A Baltimore County jury awarded a Howard County businessman $8.6 million in damages Friday, saying a Baltimore bank had tricked him and apartner into signing personal loan guarantees for a Carroll County shopping center project.
After a 4 1/2-week trial, the jury found that Fairfax Savings Association defrauded Charles Ellerin of Columbiaand Boca Raton, Fla., and Louis Seidel of Baltimore, by inserting provisions into loan documents without the partners' knowledge.
Stanford Hess, an attorney for the bank, said Fairfax will appealthe decision to the state Court of Special Appeals.
The case has been in court since 1985 and had been tried three times, said David Freishtat of Baltimore, attorney for Ellerin and Seidel.
Ellerin, 72, said, "I feel great to have the courts finally bring justice to this thing."
Seidel, 56, said, "It's been six long, tedious years oflitigation. It's just been horrendous."
In 1982, the partners borrowed $5.7 million from Fairfax to buy Sherwood Square mall in Westminster and renovate it. They weren't successful with the project and in 1985 filed for bankruptcy. After the partners had defaulted on loanpayments, Fairfax attempted to foreclose on the mall.
For the next three years, the partners devised plans to pay off their debts, butnone met with the bank's approval.
In 1985, Fairfax sued Ellerin and Seidel for the amount of the loan, saying they had signed papers that held them personally responsible for the debt.
In 1986, the partners counter-sued, saying Fairfax and its lawyers inserted provisions in the loan documents without their knowledge that made them responsible for an additional $4.5 million, Freishtat said.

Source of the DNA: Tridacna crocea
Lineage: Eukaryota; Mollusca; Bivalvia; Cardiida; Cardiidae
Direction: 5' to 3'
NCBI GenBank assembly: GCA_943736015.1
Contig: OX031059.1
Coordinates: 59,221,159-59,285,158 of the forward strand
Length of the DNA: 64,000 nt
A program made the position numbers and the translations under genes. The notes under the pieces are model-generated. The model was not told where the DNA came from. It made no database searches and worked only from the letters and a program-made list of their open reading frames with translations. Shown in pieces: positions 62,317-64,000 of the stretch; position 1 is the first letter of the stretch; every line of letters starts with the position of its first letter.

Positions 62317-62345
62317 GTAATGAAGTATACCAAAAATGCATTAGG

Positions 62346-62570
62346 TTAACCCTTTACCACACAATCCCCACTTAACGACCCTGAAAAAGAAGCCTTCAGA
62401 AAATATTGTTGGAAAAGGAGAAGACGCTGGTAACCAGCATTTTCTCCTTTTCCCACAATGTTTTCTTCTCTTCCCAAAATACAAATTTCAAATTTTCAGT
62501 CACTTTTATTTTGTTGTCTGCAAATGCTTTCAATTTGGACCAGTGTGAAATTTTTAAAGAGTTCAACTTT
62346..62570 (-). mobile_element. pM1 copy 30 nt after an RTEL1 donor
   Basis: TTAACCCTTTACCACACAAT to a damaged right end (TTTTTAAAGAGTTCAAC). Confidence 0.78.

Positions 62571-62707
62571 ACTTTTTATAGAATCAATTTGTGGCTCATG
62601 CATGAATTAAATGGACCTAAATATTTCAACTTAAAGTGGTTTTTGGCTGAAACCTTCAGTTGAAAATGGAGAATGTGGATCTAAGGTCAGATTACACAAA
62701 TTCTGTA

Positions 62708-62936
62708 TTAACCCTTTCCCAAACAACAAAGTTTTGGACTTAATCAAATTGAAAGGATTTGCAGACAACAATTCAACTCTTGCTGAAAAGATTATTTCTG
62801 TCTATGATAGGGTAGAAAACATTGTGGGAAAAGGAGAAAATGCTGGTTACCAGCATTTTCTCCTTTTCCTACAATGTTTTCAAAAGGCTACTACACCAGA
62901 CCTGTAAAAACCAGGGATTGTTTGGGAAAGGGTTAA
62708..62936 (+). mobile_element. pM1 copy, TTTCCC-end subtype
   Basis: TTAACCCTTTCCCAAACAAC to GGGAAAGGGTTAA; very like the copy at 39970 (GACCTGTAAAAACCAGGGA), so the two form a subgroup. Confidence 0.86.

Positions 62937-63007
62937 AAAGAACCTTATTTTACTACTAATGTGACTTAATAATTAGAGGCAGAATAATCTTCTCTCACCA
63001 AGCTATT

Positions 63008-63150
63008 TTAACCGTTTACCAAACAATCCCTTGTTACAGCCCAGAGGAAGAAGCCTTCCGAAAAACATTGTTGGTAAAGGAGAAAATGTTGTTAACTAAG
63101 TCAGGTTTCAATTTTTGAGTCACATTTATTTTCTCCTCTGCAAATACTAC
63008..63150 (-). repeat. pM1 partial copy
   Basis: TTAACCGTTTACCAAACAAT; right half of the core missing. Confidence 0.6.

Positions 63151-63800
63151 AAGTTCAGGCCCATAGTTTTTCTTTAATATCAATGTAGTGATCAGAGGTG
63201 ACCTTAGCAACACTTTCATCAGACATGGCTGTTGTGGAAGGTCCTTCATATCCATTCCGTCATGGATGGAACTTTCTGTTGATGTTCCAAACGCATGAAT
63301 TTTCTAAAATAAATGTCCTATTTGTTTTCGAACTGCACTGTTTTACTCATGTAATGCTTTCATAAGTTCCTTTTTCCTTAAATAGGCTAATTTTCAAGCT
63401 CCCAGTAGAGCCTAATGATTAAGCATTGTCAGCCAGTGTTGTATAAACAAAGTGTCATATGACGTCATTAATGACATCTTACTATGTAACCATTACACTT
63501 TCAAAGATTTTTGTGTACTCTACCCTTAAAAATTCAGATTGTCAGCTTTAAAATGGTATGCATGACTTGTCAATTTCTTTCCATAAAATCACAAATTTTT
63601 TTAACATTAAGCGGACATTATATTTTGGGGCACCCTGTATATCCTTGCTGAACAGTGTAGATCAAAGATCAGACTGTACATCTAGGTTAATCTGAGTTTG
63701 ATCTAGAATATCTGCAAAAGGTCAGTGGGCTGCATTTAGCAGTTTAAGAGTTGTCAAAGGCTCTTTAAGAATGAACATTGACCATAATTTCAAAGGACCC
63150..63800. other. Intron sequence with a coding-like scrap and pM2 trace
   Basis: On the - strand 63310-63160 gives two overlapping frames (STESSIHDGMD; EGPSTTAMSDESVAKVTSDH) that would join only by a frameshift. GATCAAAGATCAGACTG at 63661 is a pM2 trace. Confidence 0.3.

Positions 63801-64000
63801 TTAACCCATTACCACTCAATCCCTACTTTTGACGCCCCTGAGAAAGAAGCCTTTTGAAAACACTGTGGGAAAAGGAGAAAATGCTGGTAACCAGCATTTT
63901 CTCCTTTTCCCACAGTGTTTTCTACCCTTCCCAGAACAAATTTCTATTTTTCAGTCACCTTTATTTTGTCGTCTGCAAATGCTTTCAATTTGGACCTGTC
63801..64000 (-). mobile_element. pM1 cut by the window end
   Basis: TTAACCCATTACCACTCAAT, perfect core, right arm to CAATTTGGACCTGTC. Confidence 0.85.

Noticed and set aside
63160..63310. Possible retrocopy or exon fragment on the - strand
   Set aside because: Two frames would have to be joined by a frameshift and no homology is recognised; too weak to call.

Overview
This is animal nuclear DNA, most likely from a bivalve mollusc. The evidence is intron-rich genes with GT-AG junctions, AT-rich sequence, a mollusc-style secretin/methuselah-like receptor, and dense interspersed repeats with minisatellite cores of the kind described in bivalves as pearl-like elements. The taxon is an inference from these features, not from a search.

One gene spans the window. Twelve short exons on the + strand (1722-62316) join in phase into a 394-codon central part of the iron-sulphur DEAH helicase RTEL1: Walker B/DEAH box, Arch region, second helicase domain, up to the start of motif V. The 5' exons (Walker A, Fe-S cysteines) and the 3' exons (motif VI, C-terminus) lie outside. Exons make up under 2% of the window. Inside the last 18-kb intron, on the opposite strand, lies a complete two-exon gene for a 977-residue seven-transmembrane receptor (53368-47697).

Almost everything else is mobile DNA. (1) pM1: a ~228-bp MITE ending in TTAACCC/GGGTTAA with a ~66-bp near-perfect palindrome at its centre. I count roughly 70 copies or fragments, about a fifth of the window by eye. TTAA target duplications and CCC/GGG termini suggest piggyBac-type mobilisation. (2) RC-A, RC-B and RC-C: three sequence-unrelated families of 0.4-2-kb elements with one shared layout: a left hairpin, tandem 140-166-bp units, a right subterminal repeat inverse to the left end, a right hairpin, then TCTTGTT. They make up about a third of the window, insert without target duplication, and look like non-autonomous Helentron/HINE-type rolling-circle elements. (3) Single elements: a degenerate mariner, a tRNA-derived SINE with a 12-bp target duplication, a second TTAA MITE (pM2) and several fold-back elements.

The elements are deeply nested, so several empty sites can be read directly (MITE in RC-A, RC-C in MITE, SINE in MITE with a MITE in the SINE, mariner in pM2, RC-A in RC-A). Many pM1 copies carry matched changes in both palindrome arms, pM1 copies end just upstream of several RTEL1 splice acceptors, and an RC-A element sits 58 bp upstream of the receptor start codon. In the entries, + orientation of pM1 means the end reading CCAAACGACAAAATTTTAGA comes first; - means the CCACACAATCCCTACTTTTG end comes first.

Hess said the case turned on a single telephone call.
Fairfax alleged that its representatives called Ellerin two days before the loan papers were signed to tell him of the personal guarantees that were added.
Six people testified about the call, Hess said, and "three people saidit did happen and three people said it didn't."
Ellerin and Seidel had agreed they would be responsible to complete the Sherwood Square project and for an additional $850,000, Freishtat said.
The juryfound that the partners were not aware of the additional provisions,he said.
The jury deliberated for about two days, a court official said. It awarded Ellerin, who owns Columbia school supply firm Chaselle Inc., $1.35 million for emotional distress and $34,564 in other compensatory damages, Freishtat said.
The jury awarded Seidel, a contractor, and his wife, Gloria, each $625,000 for emotional distress, he said. Ellerin and the Seidels also were awarded $6 million in punitive damages. Ellerin said Friday the three have decided how to divide that sum, but he did not want to give the details.
The case first went to trial in 1987 and resulted in a verdict against Ellerin and Seidel, Freishtat said.
The partners appealed, and the Court ofSpecial Appeals, Maryland's second-highest court, ruled the trial judge had given the jury erroneous instructions, he said. Last year, the case went to trial again and resulted in a hung jury, he said.
Fairfax has owned Sherwood Square since 1989, when it bought the mall for $3 million at a foreclosure auction. The 50,000-square-foot mall has never been more than half full. Later this month, two brothers from Pikesville, Baltimore County, expect to sign a contract to buy themall.